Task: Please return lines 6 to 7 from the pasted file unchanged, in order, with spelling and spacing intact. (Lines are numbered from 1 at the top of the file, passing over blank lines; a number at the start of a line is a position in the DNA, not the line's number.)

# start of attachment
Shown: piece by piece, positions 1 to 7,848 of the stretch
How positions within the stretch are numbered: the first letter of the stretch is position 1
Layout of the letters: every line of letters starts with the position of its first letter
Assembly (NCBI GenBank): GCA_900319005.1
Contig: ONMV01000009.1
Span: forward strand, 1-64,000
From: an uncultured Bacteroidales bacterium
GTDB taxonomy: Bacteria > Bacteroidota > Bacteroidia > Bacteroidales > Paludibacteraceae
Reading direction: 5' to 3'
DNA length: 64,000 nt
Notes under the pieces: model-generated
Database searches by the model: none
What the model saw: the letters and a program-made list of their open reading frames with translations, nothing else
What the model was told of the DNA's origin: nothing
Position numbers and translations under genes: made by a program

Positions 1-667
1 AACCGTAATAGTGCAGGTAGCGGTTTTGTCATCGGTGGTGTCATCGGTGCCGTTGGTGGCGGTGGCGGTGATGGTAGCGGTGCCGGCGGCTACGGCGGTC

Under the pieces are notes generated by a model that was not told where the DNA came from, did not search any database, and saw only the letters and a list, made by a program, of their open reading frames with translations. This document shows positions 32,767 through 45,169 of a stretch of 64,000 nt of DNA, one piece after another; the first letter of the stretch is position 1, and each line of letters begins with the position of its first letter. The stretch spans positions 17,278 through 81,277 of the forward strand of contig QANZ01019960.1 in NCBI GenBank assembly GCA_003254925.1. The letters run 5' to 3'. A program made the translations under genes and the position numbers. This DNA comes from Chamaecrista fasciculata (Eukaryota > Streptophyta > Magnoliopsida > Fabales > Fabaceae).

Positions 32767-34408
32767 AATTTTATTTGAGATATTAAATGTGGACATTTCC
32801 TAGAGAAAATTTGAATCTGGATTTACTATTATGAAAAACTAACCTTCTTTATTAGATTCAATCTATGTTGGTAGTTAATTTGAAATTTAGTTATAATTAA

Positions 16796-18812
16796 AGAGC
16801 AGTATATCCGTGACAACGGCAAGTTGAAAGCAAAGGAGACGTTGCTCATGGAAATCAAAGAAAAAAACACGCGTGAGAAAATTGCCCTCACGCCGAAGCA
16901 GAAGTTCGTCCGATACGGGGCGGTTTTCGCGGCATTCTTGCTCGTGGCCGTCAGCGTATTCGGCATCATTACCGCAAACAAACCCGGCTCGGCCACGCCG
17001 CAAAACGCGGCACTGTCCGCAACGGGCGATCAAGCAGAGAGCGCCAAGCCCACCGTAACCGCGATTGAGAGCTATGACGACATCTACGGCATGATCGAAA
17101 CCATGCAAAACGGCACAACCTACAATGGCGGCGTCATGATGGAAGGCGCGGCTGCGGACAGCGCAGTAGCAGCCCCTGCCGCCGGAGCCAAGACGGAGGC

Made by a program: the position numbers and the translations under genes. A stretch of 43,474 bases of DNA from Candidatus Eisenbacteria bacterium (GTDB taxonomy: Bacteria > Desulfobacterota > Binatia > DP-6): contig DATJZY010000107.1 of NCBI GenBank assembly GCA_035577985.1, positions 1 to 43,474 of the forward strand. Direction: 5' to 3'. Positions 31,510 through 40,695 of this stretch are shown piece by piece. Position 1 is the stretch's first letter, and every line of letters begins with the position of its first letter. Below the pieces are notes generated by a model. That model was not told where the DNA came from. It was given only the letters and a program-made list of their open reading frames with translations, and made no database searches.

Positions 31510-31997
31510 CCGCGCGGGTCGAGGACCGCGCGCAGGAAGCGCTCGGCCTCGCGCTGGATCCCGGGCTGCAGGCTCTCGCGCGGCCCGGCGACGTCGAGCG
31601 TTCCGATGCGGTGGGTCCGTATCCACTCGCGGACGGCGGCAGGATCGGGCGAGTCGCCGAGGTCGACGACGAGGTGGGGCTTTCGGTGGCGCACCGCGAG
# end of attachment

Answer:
Span: forward strand, 1-64,000
From: an uncultured Bacteroidales bacterium